Although EM may be applied as a means for controlling vibrations [13–16], the load capacity is not enough to sustain tons of mass; thus, it cannot be used in the manufacturing system. Microvibration can be managed by combining EM and pneumatic forces. Most of this air mount regulates vibration energy by vertical motion, so a rigid surface plate shows vertical, pitch, and roll motions. Planar and rotational motion is negligible for cases in which moving mass is excluded. A 3 DOF model of the air mount with these vertical, pitch, and roll motions; these can be considered under the assumption that microvibration occurs. However, a 3 DOF model in an air mount has 3 coordinate variables and four isolating devices. Thus, difficulty arises when finding the inverse matrix for the control algorithm. This study proposes a 3 DOF model for microvibration in typical isolators using 4 isolating devices. The model includes a control algorithm and contains an inversible matrix in the coordinate conversion. The proposed model was applied to an air mount which provided 4 EM air springs. The experiment was carried out for a single DOF and 3 DOF model.
2. Full-Rank 3 DOF Model
An air mount supported four air springs under a surface plate. The surface plate was assumed to be a rigid body exhibiting no deformation. Vertical, pitch, and roll motions of a surface plate can be derived from the motion of the four air springs. Noncontact sensors measured the displacements of individual air springs. The surface plate was heavy and large, making the vertical displacements of the air springs relatively small. Planar and rotational motion was not considered excluding moving mass. Motion of the air mount can be described by the variables in Figure 1. Vertical displacement of individual actuators is and that of center in the surface plate is . The displacement of can be calculated by averaging the vertical displacements of all of the actuators, as shown in The planar distance between the center and the actuators is designated as and . The roll and pitch angles are and , respectively. and can be derived from the , as shown in Figure 2. Equation (2) is the relative distance between and : The motions of other points can be written similarly, as given by the following equations: The equation can be arranged for and without : and can be assumed as infinitesimal because and are relatively larger than . The and are 1000–3000 mm for the manufacturing machines, and is under hundreds of micron in common state and 3 mm in exceptional state. The angle due to the motion is approximately under 0.2 degree. If infinitesimal motion is assumed, and are approximated as and : An additional coordinate, the proof term, , can be defined as follows: The is the difference of diagonal pairs in the mount and should theoretically be zero. But the value of can be a small constant because of sensor noise and geometrical error. Therefore, can be used as an index for modelling errors. From (2) through (6), a full-rank matrix form can be derived as follows: This matrix converts the actuator coordinate to that of the surface plate. and are positive, and the matrix is always inversible. The matrix can be symbolized as for coordinate conversion: is calculated as follows: Differentiation of the coordinate can be obtained from Differentiation is applied to (3)–(6) under the condition that , for infinitesimal motion. Then, can be defined as follows: Double differentiation can be formulated with The following equation can be derived from infinitesimal motion, , and . Thus, the following relation can be obtained:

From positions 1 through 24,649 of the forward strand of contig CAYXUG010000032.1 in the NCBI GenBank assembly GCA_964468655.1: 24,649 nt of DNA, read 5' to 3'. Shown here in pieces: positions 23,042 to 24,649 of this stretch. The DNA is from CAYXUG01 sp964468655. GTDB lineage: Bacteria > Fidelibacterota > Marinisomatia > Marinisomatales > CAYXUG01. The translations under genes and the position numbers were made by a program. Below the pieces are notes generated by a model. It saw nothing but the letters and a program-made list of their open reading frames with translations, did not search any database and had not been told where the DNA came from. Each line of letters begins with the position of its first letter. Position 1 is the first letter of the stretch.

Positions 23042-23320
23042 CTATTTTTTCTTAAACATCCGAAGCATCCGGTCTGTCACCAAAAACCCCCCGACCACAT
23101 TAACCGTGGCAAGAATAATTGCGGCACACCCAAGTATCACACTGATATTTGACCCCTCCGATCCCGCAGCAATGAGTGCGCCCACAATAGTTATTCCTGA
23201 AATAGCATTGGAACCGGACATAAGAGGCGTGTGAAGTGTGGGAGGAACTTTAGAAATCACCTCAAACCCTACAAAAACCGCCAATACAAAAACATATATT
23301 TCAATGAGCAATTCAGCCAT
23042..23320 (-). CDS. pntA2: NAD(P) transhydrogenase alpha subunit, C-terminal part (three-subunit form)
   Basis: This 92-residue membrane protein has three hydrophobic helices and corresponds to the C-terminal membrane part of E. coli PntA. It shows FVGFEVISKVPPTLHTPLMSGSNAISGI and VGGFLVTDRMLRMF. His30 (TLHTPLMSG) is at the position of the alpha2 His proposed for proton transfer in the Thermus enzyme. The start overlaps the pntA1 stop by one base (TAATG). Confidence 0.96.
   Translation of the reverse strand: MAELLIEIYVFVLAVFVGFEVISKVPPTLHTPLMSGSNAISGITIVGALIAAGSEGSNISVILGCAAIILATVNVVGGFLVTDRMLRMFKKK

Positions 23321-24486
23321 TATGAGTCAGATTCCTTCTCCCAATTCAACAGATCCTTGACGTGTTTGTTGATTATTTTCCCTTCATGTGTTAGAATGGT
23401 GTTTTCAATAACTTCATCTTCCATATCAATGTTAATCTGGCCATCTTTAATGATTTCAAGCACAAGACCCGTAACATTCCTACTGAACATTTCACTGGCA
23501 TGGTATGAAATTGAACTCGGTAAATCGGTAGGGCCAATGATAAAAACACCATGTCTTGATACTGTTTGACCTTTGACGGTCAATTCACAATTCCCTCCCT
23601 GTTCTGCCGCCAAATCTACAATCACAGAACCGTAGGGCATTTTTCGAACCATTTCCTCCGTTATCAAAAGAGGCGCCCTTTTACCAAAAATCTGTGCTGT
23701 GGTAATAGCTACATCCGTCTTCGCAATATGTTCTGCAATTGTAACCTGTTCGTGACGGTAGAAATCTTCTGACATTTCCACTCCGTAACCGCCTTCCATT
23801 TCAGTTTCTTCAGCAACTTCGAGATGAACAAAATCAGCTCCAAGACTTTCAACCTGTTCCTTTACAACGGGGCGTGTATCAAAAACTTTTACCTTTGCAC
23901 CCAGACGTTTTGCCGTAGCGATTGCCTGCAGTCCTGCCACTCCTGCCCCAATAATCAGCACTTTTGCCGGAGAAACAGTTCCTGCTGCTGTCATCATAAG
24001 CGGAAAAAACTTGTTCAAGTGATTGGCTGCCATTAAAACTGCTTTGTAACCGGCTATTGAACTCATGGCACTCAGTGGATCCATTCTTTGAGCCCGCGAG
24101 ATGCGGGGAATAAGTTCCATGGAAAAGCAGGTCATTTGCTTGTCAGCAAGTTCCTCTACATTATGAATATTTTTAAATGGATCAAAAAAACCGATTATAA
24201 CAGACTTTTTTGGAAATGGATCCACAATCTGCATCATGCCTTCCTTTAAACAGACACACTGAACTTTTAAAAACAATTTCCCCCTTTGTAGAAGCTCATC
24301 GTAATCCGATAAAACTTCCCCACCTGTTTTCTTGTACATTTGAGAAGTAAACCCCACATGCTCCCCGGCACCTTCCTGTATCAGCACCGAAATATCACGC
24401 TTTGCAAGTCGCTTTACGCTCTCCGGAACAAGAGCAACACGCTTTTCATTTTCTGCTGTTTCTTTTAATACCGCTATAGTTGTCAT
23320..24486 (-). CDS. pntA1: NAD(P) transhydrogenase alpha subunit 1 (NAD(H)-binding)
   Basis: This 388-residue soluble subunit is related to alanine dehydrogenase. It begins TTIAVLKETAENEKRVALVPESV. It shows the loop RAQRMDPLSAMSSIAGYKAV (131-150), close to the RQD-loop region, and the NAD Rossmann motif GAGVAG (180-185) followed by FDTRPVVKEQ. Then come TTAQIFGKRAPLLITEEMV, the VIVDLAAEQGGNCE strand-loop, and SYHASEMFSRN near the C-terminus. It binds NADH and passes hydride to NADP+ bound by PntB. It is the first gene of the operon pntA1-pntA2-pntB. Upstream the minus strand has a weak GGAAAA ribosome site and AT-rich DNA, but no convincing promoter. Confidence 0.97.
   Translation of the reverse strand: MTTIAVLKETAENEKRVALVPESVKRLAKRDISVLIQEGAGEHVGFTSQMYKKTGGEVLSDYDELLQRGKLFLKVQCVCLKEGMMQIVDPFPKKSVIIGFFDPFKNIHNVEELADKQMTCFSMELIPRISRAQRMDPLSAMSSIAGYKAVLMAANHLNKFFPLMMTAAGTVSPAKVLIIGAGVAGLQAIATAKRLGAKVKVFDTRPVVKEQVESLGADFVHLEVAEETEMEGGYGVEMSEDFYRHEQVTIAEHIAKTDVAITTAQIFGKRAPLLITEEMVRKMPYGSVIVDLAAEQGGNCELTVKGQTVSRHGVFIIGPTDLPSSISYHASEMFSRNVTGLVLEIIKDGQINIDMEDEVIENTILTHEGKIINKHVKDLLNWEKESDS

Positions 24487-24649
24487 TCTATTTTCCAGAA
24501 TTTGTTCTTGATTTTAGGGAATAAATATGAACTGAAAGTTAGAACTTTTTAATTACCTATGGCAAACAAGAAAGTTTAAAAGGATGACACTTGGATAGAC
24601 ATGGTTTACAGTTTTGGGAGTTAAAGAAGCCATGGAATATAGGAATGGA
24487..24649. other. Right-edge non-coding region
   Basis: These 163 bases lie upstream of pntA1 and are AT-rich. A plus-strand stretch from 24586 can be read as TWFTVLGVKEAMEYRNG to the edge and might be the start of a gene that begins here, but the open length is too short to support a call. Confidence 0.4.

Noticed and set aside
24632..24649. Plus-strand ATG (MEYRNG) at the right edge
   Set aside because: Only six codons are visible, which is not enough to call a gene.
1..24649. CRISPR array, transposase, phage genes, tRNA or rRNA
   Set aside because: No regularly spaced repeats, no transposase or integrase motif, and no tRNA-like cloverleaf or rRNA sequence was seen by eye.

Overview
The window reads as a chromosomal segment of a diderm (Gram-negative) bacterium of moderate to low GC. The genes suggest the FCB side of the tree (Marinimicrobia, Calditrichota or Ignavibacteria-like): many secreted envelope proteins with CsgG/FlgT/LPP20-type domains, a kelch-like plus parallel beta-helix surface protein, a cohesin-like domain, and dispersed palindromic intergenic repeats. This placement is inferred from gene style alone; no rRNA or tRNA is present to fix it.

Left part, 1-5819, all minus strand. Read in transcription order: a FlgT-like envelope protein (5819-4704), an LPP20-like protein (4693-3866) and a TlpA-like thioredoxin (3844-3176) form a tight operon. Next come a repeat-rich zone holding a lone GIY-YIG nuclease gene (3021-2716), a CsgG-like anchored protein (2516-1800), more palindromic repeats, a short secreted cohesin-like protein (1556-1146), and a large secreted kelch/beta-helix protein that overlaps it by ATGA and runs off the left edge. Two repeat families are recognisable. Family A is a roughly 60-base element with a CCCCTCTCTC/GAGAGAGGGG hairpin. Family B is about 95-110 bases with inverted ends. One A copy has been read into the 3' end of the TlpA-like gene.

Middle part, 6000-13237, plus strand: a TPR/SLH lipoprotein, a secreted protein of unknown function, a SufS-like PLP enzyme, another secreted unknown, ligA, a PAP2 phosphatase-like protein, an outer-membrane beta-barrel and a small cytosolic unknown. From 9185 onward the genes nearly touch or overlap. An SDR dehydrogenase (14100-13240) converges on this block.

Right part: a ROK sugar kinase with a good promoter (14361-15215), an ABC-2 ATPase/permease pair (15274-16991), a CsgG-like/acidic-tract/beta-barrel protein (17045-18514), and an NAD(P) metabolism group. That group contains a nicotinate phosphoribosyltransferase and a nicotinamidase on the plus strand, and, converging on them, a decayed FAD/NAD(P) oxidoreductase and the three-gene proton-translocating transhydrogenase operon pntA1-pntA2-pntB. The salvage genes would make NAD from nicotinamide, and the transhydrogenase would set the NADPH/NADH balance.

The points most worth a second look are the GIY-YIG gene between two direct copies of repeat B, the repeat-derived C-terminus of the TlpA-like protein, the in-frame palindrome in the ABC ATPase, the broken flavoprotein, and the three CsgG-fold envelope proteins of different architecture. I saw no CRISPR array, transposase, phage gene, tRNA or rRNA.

3. Control Method